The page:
AAS Seeks Student Input on College Council Seats
Issue   |   Wed, 12/02/2015 - 01:42

The student body voted in favor of reserving two student seats on College Council for Association of Amherst Students senators in a poll conducted Nov. 11. The poll results have the potential to inform the Committee of Six’s revisions to the faculty handbook, which are set to take place in the spring.

Currently, the AAS president and four senators sit on College Council, which also includes faculty and administrators. However, while reviewing the faculty handbook last year, the Committee of Six found that there was no clause specifying that seats should be reserved for senators. According to AAS President Tomi Williams ’16, the council has been reserving seats for senators since at least 2009.

Professor of Art History Nicola Courtright, a former Committee of Six member who now chairs College Council, said students had recently expressed concerns to the faculty about whether they had an official body that could represent their interests in the administration. She said their concerns may have exacerbated by the resignation of Mariana Cruz as chief diversity officer.

“Last year, on the Committee of Six, where I served, we were concerned about too many AAS students, because the feeling was that even though they might be of diverse backgrounds, they don’t always represent the entire population,” Courtright said. “It may be the case that someone who runs for AAS may not be adequately representative of the student body. Or rather, that’s the sense that students have given me.”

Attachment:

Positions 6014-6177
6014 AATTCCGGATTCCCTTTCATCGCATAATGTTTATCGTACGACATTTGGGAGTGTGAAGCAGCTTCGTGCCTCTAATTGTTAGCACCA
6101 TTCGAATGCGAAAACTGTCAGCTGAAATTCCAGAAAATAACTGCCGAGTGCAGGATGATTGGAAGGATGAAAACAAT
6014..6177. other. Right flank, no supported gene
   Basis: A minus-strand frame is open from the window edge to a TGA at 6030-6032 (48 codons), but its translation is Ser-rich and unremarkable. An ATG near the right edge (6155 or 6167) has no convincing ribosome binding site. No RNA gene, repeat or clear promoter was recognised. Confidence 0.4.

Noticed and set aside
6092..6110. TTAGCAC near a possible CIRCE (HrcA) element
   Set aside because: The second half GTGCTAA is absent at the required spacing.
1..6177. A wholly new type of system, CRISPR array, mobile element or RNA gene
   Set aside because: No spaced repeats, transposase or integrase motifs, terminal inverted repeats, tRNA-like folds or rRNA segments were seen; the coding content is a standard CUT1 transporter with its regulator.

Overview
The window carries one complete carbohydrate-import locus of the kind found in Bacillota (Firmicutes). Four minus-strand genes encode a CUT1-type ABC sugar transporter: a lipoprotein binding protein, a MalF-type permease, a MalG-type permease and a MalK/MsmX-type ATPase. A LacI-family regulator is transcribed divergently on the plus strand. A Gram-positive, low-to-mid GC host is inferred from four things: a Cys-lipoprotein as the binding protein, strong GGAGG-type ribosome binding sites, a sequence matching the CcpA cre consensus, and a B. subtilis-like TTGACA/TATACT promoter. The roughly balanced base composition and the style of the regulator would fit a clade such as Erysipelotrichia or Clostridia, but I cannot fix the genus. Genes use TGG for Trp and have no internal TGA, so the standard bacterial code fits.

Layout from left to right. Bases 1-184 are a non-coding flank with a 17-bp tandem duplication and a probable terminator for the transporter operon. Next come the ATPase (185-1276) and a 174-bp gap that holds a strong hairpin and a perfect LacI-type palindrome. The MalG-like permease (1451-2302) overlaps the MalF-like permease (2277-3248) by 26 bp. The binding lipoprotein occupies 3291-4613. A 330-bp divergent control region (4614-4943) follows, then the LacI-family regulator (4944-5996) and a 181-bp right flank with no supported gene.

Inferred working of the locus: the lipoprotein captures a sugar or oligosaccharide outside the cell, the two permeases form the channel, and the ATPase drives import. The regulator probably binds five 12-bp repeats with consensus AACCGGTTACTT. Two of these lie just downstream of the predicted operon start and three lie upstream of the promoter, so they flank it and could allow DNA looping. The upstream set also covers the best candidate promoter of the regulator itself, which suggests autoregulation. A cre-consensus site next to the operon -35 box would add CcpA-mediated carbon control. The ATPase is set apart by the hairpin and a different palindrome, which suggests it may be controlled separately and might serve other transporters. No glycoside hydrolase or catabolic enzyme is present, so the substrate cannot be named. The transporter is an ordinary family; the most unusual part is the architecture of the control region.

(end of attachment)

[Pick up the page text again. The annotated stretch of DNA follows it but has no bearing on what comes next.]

The senate officially took a stance in favor of reserving two seats for senators and two for non-senators. Williams encouraged students to vote to reserve council seats by reaching out to each class on Facebook. He wrote, “senators are required — as their first priority — to represent the entire student body on any and all committees they serve in a way that at-large members are not.” He also said senators on faculty committees can bring information about the committees’ work back to the AAS, and direct AAS resources toward or against committee projects.

The poll offered students the choice to either maintain two reserved seats for senators or to open up every seat on the council to the student body. With a turnout of 509 students, the results showed 63 percent in favor of reserving two seats and 37 percent opposed.

In an email interview, Courtright said the description of students seats in the faculty handbook is somewhat unclear.

“Of the five students, three are members-at-large from the freshman, sophomore and junior class elected each spring to serve throughout the following academic year,” the handbook says. “The president of the Student Government serves ex officio without vote during the academic year.”

Courtright said she had discussed the issue with Associate Dean of the Faculty Austin Sarat in an attempt to figure out whether this meant there should be a total of five student members (including the AAS president) or six. According to Courtright, they decided that the council should ideally have a total of six student members.

“The charge is written terribly, so we’ll have a conversation about membership and rewrite,” she said. Courtright suggested that the council could have one at-large member from each class in addition to one senator and the president.

College Council is the only committee of the faculty that also includes members from both administrators and the student body. It is also the faculty committee with the most student members. College Council discusses a wide variety of issues relating to student life and makes policy recommendations. Recently, the council has influenced policy related to gender inclusive bathrooms, renewing cable in the dorms and solidifying the academic calendar, among other issues.

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